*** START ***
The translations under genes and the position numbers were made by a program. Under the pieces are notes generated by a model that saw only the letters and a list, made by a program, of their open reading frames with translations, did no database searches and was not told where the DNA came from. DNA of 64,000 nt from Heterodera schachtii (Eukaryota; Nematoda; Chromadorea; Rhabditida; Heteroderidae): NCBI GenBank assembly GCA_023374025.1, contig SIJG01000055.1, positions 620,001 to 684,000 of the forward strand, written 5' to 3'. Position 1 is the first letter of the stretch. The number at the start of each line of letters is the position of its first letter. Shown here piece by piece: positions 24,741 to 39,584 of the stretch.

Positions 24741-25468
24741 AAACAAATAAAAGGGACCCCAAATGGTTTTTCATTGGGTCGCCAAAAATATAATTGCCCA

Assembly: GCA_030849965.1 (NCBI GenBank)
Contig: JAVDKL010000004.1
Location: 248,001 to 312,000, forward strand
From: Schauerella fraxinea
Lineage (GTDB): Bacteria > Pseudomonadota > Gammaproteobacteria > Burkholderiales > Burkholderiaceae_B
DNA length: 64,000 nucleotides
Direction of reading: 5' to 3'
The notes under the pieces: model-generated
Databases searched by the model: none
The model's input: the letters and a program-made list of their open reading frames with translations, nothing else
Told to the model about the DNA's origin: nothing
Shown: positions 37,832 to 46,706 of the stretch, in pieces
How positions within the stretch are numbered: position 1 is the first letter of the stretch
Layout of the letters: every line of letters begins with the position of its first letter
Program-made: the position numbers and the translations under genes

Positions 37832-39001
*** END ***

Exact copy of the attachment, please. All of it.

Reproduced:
The translations under genes and the position numbers were made by a program. Under the pieces are notes generated by a model that saw only the letters and a list, made by a program, of their open reading frames with translations, did no database searches and was not told where the DNA came from. DNA of 64,000 nt from Heterodera schachtii (Eukaryota; Nematoda; Chromadorea; Rhabditida; Heteroderidae): NCBI GenBank assembly GCA_023374025.1, contig SIJG01000055.1, positions 620,001 to 684,000 of the forward strand, written 5' to 3'. Position 1 is the first letter of the stretch. The number at the start of each line of letters is the position of its first letter. Shown here piece by piece: positions 24,741 to 39,584 of the stretch.

Positions 24741-25468
24741 AAACAAATAAAAGGGACCCCAAATGGTTTTTCATTGGGTCGCCAAAAATATAATTGCCCA

Assembly: GCA_030849965.1 (NCBI GenBank)
Contig: JAVDKL010000004.1
Location: 248,001 to 312,000, forward strand
From: Schauerella fraxinea
Lineage (GTDB): Bacteria > Pseudomonadota > Gammaproteobacteria > Burkholderiales > Burkholderiaceae_B
DNA length: 64,000 nucleotides
Direction of reading: 5' to 3'
The notes under the pieces: model-generated
Databases searched by the model: none
The model's input: the letters and a program-made list of their open reading frames with translations, nothing else
Told to the model about the DNA's origin: nothing
Shown: positions 37,832 to 46,706 of the stretch, in pieces
How positions within the stretch are numbered: position 1 is the first letter of the stretch
Layout of the letters: every line of letters begins with the position of its first letter
Program-made: the position numbers and the translations under genes

Positions 37832-39001